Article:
Lets be honest, talking to a robot or putting a VR headset on, wouldn’t be our idea of an engaging brand experience.
With our lives already consumed by technology both at work and at home, some of the most engaging experiences prove to be the simplest. We tend to resonate best with experiences that are analogue in nature and fit into our lives in fun and human ways.
Here are 3 x ways brands are appealing to our more basic human needs, desires and how our brain works.
1. Social At Heart
As humans we’re intrinsically motivated to be accepted and belong to a group. By belonging we feel as if we’re part of something much bigger and more important than ourselves.
Traditional subcultures like skaters, punks and gamers are making way for new groups, linked by brands or social issues they resonate with. Hypebeasts are linked by the brands they wear, vegans by the food they eat and environmentalists around the eco lifestyle they live.
In order to ride this wave, brands need to create physical spaces or moments that bring people together to rally behind a particular cause, activity or belief.
Recreational Equipment Inc. is looking beyond the store as just a place to hang merchandise. In fact, it’s looking beyond the store altogether.
For many years REI has been building climbing walls and other outdoor test zones in its successful retail spaces, but now they are leveraging the ultimate experience. REI Adventures is a back-country travel company where consumers can use REI gear in the hands of seasoned guides on real trips.
It’s the perfect way for REI to gather a group of people around their purpose and products. No store experience can compete with the great outdoors, so why try?
With over 350,000 consumers using REI Adventures every year, REI is nurturing a dedicated audience they can talk to directly without distraction doing what they all love doing best. For them at least, it’s the perfect sales environment.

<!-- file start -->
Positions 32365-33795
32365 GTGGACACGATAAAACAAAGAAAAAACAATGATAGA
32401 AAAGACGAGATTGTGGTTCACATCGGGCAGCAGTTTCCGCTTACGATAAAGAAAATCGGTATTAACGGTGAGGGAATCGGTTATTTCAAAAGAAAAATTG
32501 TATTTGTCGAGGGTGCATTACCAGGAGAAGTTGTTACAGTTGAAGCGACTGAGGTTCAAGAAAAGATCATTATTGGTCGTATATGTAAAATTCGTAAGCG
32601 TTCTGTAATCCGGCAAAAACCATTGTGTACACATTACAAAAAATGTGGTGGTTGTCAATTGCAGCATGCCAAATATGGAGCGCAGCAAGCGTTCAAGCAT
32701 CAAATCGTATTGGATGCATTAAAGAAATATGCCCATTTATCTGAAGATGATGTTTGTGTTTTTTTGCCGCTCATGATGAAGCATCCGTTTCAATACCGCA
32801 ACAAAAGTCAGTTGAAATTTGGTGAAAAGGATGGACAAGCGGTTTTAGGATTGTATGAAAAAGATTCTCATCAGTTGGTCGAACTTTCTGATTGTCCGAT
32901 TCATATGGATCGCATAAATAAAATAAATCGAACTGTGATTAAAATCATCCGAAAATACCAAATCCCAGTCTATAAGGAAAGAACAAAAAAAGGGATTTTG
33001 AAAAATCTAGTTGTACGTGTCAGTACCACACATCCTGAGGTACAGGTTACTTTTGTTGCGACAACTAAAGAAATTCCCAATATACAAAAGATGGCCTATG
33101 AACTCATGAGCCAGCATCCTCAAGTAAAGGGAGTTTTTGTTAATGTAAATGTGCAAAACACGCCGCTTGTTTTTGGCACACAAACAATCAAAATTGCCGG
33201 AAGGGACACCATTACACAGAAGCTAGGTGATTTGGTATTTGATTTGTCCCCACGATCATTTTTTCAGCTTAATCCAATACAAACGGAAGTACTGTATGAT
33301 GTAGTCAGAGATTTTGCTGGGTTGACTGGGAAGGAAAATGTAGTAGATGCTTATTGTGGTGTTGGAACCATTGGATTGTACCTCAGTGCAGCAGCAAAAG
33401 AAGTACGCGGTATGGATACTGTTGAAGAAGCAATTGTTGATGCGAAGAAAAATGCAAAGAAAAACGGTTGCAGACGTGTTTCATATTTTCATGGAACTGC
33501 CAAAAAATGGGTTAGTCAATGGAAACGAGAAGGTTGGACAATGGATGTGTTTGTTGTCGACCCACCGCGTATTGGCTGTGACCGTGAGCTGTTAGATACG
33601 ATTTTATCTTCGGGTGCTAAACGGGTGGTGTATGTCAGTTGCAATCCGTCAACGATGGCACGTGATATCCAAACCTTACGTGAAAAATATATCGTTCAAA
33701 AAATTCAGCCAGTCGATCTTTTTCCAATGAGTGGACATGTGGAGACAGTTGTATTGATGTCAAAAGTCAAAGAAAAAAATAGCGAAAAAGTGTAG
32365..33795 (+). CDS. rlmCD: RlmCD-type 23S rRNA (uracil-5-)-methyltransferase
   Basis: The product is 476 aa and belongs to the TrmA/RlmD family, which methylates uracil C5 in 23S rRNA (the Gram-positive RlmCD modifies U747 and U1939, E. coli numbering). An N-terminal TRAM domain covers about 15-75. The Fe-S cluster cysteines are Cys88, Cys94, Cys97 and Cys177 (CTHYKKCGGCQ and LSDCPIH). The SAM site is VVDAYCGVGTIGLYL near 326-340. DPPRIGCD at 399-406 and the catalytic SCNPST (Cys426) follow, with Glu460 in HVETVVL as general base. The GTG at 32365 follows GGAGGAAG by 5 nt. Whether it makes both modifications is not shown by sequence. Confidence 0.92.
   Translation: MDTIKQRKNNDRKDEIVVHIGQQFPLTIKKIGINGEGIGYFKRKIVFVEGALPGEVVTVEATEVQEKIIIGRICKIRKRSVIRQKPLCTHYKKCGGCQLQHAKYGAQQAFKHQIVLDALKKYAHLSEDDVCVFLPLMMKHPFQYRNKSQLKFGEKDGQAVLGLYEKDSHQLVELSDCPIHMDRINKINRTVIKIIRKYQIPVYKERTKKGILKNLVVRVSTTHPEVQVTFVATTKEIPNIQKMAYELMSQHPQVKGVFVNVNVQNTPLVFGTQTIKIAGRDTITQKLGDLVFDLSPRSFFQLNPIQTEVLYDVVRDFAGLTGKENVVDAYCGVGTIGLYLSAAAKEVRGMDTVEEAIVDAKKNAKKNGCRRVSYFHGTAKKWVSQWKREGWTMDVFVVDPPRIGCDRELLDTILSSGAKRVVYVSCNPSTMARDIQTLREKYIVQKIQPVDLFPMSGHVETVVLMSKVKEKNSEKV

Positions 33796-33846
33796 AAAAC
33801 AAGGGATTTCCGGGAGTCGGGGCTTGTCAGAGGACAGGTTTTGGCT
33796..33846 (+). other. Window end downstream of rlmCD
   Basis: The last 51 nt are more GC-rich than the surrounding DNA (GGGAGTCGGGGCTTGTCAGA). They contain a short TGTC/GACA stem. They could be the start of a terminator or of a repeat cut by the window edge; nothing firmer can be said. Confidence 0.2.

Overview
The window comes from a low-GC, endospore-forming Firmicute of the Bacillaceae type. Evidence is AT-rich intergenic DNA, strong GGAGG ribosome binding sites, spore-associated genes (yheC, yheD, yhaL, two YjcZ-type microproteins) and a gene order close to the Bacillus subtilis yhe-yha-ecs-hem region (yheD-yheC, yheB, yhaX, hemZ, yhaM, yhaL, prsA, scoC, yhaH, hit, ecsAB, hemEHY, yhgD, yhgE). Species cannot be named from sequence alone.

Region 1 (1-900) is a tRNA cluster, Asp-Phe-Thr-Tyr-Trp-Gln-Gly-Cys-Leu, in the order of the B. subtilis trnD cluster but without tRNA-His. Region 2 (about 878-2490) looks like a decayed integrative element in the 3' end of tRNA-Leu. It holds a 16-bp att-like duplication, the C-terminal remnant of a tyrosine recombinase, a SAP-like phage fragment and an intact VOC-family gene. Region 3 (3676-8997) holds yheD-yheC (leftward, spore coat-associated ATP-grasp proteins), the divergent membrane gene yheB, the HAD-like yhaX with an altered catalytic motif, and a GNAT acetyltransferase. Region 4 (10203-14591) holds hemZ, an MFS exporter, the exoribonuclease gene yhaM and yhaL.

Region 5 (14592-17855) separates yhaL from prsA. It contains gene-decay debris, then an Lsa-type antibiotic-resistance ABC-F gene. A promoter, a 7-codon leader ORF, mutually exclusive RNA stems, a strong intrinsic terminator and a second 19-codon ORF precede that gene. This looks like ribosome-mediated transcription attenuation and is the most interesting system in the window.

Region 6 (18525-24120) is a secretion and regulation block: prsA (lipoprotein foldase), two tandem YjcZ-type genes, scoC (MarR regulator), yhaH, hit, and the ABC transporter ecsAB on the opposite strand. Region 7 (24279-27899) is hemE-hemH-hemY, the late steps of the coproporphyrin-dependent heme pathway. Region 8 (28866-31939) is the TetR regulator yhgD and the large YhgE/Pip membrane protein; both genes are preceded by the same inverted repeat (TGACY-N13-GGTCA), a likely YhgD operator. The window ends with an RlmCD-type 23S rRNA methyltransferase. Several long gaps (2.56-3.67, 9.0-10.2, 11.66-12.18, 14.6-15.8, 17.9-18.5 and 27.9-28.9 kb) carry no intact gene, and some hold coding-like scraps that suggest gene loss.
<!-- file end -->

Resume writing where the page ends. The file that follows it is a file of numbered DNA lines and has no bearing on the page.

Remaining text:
Website - www.rei.com/adventures
2. Memory encoding
Snark Park, Hudson Yards
One phenomenon we love is called the Bizarreness Effect. This describes the tendency people have to recall bizarre, surprising and uncommon material quicker and more easily than the common and expected.
This is related to the Von Restorff Effect that predicts when multiple items are presented together, the one that differs from the rest is more likely to be remembered.
Here’s a simple way to test this, read the following list of words – desk, chair, bed, table, chipmunk, dresser, stool, couch. Chipmunk will be remembered the most as it stands out against the other words.
In other words, being weird and distinctive increases the likelihood of recall, recognition and rememberability.
The more we create brand experiences that are out of the ordinary and even slightly weird, the more likely they are to stick in people’s mind.
This month, the much criticised $25 billion Hudsons Yard retail development sees design and architecture collab Snarkitecture take their first physical space with a plan to use it as a laboratory for their ideas.
Snark Park will host a programme of 4 month-long installations where visitors can come to discover something out of the ordinary.
"The idea is that while you're in here, you're finding things that aren't what they appear, or aren't like the other things," said Snarkitecture partner Ben Porto. "It's really about exploration and discovery, and hopefully a little bit of getting lost."
Within the context of Hudsons Yard, which some say is “all shine and no substance” (architecture critic Alan G Brake), we can’t help but think that the analogue, tactile and not-so-serious weirdness of Snark Park is what makes it stand out. Its exactly what makes it memorable.
3. Personality and attraction
Blue Ribbon Sports
Most people are attracted to those who display similar traits to themselves.
Psychiatrist Carl Jung introduced the idea of personality archetypes which categorise people as a product of their behaviour, attitude and motivations.
We can think of brand experiences in this way too if we understand our target audience.
This year saw the return of the Blue Ribbon Sports brand to the original shop where the story of Nike first started. BRS later renamed Nike was originally a brand for runners by runners, and this space shows a continuation of this focus.
As a Nike Plus member, consumers have access to 3107 Pico Boulevard, part store, part library, part exhibit, part 3rd space hangout. It’s an informal club for runners to meet and talk every Saturday from 2-4pm, just as Bill Bowerman, Phil Knight and Jeff Johnson first intended.
This is a project that doesn’t come from the familiar Nike brand Archetype at all, which is where it succeeds in connecting with those who wear the brand and share its winning ideals, but don’t fit the broader Nike persona.
BRS is an introverted thoughtful shrine to running that speaks from a place of grass roots sport.
Nike is building relationships and trust by behaving in different ways to satisfy niche consumer groups.
SEEN has been compiled this month by our guest-editor and LOVE Creative Director, Russell Ashdown.
Want to say help, ask questions or challenge his cultural knowledge? Get in touch – firstname.lastname@example.org.